GCS Capital, a little-known Hong Kong-based private equity firm, has agreed to purchase Dexia Asset Management (DAM) in a €380 million ($496 million) deal which includes a distribution agreement with Industrial and Commercial Bank of China (ICBC).
The share purchase agreement, announced yesterday, includes the full scope of business of Dexia bank’s asset management arm, which has about €80 billion in AUM and 550 staff globally. Reported estimates for the value of DAM have been cited as high as €500 million.
The deal, subject to approval by regulators in Europe, is expected to be completed in the first quarter of 2013. Financial details of the agreement were not disclosed.
ICBC is involved in the deal under a “strategic partnership”, according to a GCS Capital statement. A spokesman for the PE firm declined to comment when asked if ICBC was contributing to the cost of the acquisition.
DAM products will be distributed in Asia through ICBC’s branch network, while Asia-focused products will be offered to DAM’s existing European and Australian investors, says GCS.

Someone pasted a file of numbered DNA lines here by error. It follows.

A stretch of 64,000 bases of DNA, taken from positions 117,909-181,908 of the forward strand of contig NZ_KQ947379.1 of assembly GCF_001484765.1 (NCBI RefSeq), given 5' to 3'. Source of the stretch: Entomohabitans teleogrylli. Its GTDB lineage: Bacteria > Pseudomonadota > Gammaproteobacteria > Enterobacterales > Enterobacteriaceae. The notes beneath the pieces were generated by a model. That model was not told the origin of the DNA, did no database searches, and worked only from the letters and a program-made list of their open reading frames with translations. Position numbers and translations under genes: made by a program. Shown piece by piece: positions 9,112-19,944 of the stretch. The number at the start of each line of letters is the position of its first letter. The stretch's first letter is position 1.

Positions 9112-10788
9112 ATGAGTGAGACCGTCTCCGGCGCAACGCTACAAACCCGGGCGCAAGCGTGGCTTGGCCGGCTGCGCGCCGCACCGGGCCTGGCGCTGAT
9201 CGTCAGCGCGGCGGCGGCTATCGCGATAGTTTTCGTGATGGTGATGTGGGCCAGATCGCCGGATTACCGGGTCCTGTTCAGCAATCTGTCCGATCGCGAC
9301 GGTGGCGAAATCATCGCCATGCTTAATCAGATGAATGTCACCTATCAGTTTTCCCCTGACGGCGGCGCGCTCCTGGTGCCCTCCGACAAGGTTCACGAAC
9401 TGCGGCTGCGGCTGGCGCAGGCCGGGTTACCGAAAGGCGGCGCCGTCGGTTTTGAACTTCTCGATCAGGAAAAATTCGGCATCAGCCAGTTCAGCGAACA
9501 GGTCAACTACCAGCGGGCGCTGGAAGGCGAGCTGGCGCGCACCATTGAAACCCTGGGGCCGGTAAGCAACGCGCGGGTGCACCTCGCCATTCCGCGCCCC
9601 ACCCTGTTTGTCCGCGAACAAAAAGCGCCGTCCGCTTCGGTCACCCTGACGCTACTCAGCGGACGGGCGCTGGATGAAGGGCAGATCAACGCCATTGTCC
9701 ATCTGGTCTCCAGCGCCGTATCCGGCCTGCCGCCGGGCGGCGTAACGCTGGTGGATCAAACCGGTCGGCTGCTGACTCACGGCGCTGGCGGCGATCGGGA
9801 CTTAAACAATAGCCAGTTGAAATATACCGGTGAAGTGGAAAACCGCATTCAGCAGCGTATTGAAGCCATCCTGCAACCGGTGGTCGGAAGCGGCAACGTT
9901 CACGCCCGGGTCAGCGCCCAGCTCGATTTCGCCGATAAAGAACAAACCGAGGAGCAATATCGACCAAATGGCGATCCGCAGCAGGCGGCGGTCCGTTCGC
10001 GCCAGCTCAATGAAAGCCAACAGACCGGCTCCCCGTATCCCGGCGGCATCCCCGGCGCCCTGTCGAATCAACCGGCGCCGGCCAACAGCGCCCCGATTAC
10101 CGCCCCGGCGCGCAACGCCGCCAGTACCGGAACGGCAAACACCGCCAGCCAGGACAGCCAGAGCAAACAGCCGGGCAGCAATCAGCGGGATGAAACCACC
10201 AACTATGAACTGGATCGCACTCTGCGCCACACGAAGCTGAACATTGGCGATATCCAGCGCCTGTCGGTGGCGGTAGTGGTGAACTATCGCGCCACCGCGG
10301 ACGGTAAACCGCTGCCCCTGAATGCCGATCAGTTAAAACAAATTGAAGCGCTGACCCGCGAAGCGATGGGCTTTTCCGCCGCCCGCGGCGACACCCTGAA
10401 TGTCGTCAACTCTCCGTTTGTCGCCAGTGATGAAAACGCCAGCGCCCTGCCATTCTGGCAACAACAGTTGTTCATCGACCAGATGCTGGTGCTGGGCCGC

GCS is understood to have wider plans beyond the DAM acquisition, with the objective of undertaking further mergers to build a broad platform which would initially be focused on distributing European products to Asian investors. Asian products would also be distributed into Europe to the continent’s large investor base.
GCS states that it is in advanced discussions with other major financial institutions which would further expand DAM’s distribution network in emerging markets.
The deal is the first high-profile transaction by low-key GCS, which was established in 2010 by HSBC veterans Mike Powell, based in London, and Guocang Huan in Hong Kong.
A GCS spokesman says the private equity firm does not publicly disclose its assets under management, nor details of its investment vehicles or limited partners. Guocang Huan was unavailable for an interview.
French-Belgian bank Dexia has been selling off assets since 2011 as part of a years-long winding down process. Proceeds will go towards the repayment of billions in bailout money lent by the French and Belgian governments when the lender fell into difficulties stemming from the European sovereign debt crisis.